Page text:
The Last Drive-In is well underway with a fast paced gorefest and a classic trip into atmospheric horror. Did the pairing thrill you or leave you yawning before the night was through? Members of 25YL’s horror team (Valerie Thompson, Steve Wandling, Holiday Godfrey, Josh Lami, Will Johnson, and D. Aaron Schweighardt) assembled for this week’s discussion.
Valerie: This week’s Last Drive-In was a tale of two very different horror films. Metal versus Classical. Gore versus Subtlety.
Aaron: The double feature reminded me of Grindhouse. Where the first movie is an over-the-top, outrageous gorefest, while the second movie is more of an atmospheric slow-burner. I mean that “with all due respect.”
Steve: Respect should always be paid to the Grindhouse.
Aaron: One of my most fun theater experiences.
Steve: I love both films first of all, but I thought it was a ridiculous pairing that was meant to troll us.
Valerie: I think Joe Bob made a great point about both films being equally a part of the genre. We don’t need to pick teams (as he said).
Aaron: I also agree, without much else to contribute.
Steve: I really like both of those films too. In their own way, I think they’re both really fantastic. Deathgasm—I have to disagree with Joe Bob on as I think it wouldn’t exist without early Peter Jackson films. It’s a love letter to metal but also a love letter to splatter comedies.
Josh: I felt it was well punctuated. It’s fun sometimes to have two movies that are similar, but I prefer this. The wild one and the classic.
Steve: I definitely don’t ever mind a change of pace. I just thought this was purposefully jarring.
Valerie: Make no mistake, there would be no Deathgasm without Dead Alive.
Steve: Absolutely agree Valerie. I really wish Peter Jackson never got lost in Middle Earth but that’s another rant for another day.
Aaron: I saw a lot of Evil Dead in it with the camera effects, the demons, and even the “suiting up” montage. I haven’t seen Dead Alive since high school, but I wasn’t a big fan of it at that time. I guess I have a fine line with the splatter. Friday the 13th is kind of my level of gore.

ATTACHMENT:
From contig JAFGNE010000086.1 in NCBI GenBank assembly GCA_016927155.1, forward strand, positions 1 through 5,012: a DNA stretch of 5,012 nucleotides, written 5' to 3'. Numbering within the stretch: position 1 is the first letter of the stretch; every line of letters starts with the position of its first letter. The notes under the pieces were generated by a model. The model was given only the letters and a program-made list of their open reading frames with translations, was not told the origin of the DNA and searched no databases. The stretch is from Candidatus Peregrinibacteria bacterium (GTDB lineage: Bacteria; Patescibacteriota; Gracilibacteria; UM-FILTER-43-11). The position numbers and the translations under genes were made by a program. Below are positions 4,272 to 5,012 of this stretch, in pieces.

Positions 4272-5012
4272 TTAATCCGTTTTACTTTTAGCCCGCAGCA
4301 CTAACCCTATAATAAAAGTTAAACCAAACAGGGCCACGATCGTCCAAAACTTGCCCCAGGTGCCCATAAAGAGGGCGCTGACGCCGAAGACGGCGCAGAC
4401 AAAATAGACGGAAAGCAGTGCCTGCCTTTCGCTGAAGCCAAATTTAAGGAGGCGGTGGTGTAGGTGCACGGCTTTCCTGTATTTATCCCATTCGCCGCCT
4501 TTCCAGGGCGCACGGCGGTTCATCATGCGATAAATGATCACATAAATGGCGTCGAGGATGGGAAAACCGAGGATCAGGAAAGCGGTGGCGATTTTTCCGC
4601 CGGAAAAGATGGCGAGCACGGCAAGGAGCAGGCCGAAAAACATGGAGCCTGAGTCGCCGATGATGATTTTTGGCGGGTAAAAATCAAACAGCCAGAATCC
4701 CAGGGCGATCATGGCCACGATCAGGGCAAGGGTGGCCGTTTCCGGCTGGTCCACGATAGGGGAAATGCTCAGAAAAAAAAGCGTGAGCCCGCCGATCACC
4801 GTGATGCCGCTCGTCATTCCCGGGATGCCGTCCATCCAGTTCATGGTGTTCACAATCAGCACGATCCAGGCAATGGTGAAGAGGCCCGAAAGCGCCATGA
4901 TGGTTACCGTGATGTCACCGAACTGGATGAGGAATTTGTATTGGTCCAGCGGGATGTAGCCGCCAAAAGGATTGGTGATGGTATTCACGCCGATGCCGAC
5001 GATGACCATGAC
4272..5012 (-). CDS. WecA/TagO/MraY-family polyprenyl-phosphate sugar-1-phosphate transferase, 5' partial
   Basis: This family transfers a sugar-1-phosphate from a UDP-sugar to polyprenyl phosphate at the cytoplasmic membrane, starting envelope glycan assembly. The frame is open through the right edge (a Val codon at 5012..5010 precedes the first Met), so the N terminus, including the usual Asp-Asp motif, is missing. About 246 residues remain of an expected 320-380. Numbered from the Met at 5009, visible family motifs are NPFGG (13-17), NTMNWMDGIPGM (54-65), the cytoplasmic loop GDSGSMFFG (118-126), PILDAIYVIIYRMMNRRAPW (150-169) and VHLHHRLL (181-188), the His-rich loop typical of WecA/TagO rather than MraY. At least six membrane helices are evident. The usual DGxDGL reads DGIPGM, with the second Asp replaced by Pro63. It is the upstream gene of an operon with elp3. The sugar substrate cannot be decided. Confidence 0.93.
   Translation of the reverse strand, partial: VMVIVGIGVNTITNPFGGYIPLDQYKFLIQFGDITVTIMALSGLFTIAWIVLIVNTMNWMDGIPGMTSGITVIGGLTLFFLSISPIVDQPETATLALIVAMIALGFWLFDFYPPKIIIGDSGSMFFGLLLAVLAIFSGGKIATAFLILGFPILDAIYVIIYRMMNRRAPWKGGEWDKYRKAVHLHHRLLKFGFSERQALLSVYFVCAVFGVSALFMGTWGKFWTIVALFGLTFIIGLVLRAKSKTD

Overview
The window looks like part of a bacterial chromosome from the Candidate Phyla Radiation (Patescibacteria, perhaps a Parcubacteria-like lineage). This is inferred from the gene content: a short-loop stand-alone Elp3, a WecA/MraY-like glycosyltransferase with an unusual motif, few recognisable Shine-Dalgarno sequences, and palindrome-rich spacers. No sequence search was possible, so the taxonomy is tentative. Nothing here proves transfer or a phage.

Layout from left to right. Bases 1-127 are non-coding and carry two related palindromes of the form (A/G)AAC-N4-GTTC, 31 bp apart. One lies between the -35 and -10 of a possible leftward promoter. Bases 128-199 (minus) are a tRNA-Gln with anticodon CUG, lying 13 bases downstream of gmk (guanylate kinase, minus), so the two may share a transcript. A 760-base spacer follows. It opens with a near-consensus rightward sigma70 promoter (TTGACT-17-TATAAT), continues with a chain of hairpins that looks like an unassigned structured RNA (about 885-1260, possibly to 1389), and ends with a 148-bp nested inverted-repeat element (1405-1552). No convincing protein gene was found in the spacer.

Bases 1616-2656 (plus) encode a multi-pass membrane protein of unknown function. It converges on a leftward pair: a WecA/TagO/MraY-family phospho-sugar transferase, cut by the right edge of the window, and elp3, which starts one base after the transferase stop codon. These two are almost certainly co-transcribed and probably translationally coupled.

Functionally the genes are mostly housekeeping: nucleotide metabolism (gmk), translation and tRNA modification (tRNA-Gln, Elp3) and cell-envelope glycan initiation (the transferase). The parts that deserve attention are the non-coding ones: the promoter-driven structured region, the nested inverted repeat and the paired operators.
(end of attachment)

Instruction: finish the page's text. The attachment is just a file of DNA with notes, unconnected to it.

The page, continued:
Steve: But no Deathgasm is a blast. Also a lot of Raimi in its DNA. Totally Aaron. Owes a lot to Evil Dead as well. Really, what splatter comedies don’t owe a lot to both Jackson and Raimi’s early work?
Josh: I can’t say if Deathgasm would exist or not, but it definitely reminded me a lot of Dead Alive. To a degree that like… Death Proof reminded me of Vanishing Point. I mean so much so that it’s pretty glaring.
Aaron: Well they called that out in Death Proof too. I loved the moment with the demon floating over to Brodie in the bathroom.
Valerie: I felt like the effects makeup was a direct homage to Deadites.
Steve: And that soundtrack though? I really think Deathgasm and Sean Byrne’s The Loved Ones would make a great double feature actually.
Aaron: I also like the “meet-cute” of the goth rocker with Kiss makeup on with a pretty blonde girl sitting on a park bench eating ice cream cones on a sunny day. As well as the “re-decapitation”. And the teacher having one hell of a nasty hemorrhoid!
Steve: The corpse paint was hilarious. It just feels like the type of film you could go out and make with your friends. It has a very cool DIY feel to it. Deathgasm that is.
Josh: Is everyone here a metal fan? No one but me? I feel like the showing of Deathgasm made the first part of the live tweet descend into a metal discussion on Twitter for me.
Steve: I am Josh.
Aaron: I wouldn’t quite call myself a metalhead. Is the Shocker soundtrack considered metal??
Holiday: The re-decapitation scene was definitely a high point for me in the film, and I really liked the film as a whole. I’m not really a metalhead, I understand and appreciate the music and aesthetic though.
Josh: I’m into all kinds of music, metal being one of them. This movie reminded me that I need to see Lords of Chaos still.
Steve: I loved Lords of Chaos.
Aaron: I don’t know what The Loved Ones or Lords of Chaos even are?
Steve: Good films sir. Check ’em out.
Valerie: Shudder can help you out Aaron.
Steve: When in doubt blame me or check Shudder.
Valerie: Our new motto Steve.
Josh: It’s about a metal band called Mayhem who I believe is referenced in Deathgasm.
Steve: Overall thoughts, just as I said, it’s the type of feature that makes me want to pick my camera up and call my friends and go shoot something. It seems like an absolute blast to make and anything that’s using any type of practical effects has my vote.